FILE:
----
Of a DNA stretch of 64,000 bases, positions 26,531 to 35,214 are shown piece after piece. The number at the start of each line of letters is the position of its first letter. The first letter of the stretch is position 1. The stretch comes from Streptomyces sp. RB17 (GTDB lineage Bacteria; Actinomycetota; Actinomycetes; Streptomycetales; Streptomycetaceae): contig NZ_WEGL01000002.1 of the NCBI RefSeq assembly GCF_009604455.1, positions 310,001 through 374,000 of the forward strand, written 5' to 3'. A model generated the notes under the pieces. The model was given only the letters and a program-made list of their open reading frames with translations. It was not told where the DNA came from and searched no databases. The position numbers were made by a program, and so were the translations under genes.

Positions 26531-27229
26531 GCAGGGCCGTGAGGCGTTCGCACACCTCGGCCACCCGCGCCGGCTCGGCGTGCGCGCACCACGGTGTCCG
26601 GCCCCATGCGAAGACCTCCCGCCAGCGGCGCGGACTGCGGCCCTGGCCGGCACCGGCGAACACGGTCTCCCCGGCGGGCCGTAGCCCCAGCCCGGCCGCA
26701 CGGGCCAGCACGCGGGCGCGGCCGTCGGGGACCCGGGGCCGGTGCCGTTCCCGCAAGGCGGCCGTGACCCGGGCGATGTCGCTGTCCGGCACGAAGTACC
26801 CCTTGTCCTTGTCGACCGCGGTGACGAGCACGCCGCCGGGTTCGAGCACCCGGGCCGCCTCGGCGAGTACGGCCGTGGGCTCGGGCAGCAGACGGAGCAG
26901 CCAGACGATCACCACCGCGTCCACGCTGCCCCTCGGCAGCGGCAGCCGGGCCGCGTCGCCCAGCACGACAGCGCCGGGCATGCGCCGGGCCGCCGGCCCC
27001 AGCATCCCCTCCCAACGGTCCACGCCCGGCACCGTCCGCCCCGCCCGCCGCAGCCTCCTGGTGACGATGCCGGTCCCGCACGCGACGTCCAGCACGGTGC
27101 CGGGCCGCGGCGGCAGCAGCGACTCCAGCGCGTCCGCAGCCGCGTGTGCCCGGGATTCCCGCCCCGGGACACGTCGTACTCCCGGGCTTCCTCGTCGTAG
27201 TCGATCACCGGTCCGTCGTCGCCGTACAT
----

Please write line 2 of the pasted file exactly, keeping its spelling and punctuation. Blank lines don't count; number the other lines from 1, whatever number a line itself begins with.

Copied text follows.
Positions 26531-27229